Extending and Benchmarking the "Big Memory" implementation on Blue Gene/P Linux
|Title||Extending and Benchmarking the "Big Memory" implementation on Blue Gene/P Linux|
|Publication Type||Conference Paper|
|Year of Publication||2011|
|Authors||Yoshii, K, Naik, H, Yu, C, Beckman, PH|
|Conference Name||Proc. 1st International Workshop on Runtime and Operating Systems for Supercomputers (ROSS'11)|
|Conference Location||Venice, Italy|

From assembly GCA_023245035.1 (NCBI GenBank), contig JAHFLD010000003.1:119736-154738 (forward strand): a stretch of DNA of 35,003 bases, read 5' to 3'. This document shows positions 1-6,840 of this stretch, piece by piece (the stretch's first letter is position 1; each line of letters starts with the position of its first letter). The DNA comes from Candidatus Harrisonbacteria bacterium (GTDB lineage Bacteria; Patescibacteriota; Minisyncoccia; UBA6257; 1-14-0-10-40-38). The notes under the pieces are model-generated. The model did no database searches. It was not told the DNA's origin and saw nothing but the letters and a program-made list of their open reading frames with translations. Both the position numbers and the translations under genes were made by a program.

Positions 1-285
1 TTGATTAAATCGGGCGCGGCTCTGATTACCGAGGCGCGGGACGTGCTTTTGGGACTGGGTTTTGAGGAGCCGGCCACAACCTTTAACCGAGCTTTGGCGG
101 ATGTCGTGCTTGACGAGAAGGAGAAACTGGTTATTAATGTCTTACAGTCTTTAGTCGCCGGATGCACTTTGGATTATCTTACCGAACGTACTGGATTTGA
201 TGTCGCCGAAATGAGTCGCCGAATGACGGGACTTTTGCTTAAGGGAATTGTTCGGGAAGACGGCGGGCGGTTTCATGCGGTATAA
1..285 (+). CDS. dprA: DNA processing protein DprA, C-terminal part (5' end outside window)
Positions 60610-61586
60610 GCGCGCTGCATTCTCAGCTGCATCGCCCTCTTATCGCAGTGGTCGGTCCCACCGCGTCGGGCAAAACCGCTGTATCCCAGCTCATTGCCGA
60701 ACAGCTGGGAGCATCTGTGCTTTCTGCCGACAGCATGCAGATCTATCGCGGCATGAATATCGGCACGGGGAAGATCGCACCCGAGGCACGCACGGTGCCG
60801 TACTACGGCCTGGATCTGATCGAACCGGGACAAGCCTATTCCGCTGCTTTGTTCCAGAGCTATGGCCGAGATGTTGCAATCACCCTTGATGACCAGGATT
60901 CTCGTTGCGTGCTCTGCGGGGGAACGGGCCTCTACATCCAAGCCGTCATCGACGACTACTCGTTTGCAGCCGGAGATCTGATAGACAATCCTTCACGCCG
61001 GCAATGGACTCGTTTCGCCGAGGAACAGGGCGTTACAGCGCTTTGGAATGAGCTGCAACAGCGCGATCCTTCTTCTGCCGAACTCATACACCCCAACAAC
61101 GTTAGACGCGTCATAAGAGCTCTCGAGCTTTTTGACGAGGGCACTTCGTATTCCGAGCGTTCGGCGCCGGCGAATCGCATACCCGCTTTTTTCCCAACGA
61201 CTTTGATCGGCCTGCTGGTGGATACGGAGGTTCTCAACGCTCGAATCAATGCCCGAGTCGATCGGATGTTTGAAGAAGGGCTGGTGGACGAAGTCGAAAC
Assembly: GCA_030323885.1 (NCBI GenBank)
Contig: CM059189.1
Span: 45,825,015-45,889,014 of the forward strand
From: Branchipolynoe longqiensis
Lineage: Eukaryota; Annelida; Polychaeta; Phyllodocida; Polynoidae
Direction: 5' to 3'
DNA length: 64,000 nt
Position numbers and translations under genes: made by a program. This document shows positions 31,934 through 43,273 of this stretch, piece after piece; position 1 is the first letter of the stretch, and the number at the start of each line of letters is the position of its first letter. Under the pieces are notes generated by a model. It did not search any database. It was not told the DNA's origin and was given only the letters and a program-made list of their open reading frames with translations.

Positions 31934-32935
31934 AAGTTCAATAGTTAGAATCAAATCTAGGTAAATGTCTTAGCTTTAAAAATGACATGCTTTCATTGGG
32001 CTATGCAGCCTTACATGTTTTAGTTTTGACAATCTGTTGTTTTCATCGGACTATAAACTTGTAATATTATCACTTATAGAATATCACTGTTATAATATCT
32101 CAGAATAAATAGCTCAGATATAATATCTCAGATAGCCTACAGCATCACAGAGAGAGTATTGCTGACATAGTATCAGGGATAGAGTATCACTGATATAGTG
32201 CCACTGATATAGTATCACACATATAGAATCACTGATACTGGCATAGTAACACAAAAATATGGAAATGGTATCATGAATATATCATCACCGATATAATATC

Despite the fact that Linux is a popular operating system for high-performance computing, it does not ensure maximum performance for compute-intensive workloads. In our previous work we presented "Big Memory"---an alternative, transparent memory space that successfully removes the memory performance bottleneck on Blue Gene/P Linux. The initial Big Memory worked only as a per node resource. In this work we extend it to a per core resource and describe the details of the implementation. We evaluate our new implementation by running various benchmarks and the Nek5000 application. Compared with IBM's Compute Node Kernel that is noise-free and lightweight, the Nek5000 application runs with only 1.2% performance loss on Linux with Big Memory at 32K cores. Our benchmark results show no significant performance degradation from OS noise caused by Linux at a scale of up to 32K cores, although irregular OS events are still present.